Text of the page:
UN calls on major actors in Syria to work for truce

UN calls on major actors in Syria to work for truce

UN calls on major actors in Syria to work for truce The United Nations urged the United States, Russia, Turkey and Iran on April 6 to help establish a 72-hour cease-fire in Syria in order to deliver humanitarian aid, two days after a suspected chemical gas attack killed at least 86 people in the northern Syrian city of Idlib. 

“We [told] Russia, Turkey, Iran and the U.S. that we need green lights for the full April and May U.N. plan which is to reach more than 1 million people in the hardest-to-reach and besieged civilians of Syria,” state-run Anadolu Agency quoted U.N. humanitarian adviser Jan Egeland as saying April 6 after a meeting of the International Syria Support Group’s Humanitarian Access Task Force. 

Noting that only one-third of this request had been approved by the Syrian regime, Egeland said this violated what the International Syria Support Group had agreed. 

“We need 72-hour cease-fire in the areas where the battle is now raging,” Egeland said, pointing especially to Eastern Ghouta, the last remaining opposition stronghold near the capital.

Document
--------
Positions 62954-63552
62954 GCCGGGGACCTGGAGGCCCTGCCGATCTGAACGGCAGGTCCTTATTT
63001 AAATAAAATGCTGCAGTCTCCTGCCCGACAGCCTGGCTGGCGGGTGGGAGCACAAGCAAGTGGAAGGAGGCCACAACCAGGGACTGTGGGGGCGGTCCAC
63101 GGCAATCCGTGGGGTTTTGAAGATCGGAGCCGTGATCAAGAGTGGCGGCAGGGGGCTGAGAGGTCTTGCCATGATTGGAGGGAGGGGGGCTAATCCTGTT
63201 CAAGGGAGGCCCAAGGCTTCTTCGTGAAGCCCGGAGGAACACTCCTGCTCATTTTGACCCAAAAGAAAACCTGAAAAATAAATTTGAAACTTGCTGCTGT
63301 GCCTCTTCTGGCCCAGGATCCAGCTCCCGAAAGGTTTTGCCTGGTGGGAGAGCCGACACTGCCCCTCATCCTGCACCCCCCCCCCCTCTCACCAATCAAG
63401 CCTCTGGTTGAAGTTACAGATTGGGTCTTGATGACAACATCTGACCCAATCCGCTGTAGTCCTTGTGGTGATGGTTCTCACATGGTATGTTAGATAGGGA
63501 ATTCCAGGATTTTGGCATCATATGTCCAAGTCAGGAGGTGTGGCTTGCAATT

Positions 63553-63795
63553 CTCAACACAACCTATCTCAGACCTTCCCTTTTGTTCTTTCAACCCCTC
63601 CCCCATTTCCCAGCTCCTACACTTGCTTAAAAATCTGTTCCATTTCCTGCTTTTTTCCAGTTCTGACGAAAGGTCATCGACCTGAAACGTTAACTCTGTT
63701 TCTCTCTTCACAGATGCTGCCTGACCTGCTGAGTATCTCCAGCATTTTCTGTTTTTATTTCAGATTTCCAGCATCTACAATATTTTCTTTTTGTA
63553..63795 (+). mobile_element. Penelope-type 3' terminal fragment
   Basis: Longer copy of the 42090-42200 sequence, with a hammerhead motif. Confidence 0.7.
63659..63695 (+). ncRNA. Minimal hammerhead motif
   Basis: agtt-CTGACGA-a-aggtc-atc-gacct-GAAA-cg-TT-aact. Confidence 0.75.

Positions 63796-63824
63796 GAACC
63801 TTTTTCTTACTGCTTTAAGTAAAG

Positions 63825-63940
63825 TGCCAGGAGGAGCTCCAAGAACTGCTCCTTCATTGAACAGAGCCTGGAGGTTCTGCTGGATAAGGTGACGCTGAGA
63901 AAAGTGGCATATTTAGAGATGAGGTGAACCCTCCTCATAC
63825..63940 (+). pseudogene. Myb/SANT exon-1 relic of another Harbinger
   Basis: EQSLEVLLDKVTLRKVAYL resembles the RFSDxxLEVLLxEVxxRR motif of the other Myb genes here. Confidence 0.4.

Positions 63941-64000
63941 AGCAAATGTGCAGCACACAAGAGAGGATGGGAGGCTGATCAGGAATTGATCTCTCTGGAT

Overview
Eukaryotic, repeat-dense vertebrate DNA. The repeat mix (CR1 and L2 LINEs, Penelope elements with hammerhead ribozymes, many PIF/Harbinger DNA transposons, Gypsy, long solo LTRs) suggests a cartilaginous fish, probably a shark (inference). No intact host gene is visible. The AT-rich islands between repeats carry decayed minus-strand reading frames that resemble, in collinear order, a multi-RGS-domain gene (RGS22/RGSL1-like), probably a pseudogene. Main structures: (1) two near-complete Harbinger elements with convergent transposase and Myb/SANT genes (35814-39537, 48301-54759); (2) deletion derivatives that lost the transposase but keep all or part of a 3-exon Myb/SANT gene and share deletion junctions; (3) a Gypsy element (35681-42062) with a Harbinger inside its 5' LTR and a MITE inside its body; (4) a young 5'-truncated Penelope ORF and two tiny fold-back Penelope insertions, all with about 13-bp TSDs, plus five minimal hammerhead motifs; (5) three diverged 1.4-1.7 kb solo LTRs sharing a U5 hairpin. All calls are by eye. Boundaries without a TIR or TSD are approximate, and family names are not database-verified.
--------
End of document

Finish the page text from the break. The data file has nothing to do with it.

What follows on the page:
“We need a 72-hour pause for Eastern Ghouta, and we need it in the coming days,” Egeland said. 

He warned that the some 400,000 people besieged in the area near Damascus “are now suffering alone in the sense that they have a shortage of medical supplies, their hospitals have been bombed, and they are running out of food and other supplies.”

The task force meeting also discussed the suspected chemical attack that left at least 86 people dead, 30 of them children, in the rebel-held town of Khan Sheikhoun in northwestern Syria on April 4.

“A war where children suffocate to death because of toxic chemicals is a very, very dirty war,” Egeland said.
The international outrage is growing over the harrowing attack. 

French FM calls for al-Assad’s prosecution

In France, Foreign Minister Jean-Marc Ayrault urged the resumption of Syrian peace talks and said he wanted Syrian President Bashar al-Assad’s government to be prosecuted over its alleged use of chemical weapons.

 “These crimes must not remain unpunished. ... One day, international justice will rule on al-Assad,” Ayrault said.

The Syrian government has denied it carried out any chemical attack on the town in Idlib.

Syrian Foreign Minister Walid Moallem reiterated that stance on April 6, telling reporters in Damascus that his government never used and will not use chemical weapons in Syria.

“The Syrian Arab Army has never used chemical weapons and will not use chemical weapons against Syrians and even against terrorists,” Moallem told the news conference.

Moallem also set conditions for any international inquiry into the suspected chemical attack, saying it must not be “politicized” and should set out from Damascus and not Turkey.

Russia has said the deaths at the attack were caused by a gas leak from a depot where rebel groups were storing chemical weapons, after a Syrian air strike.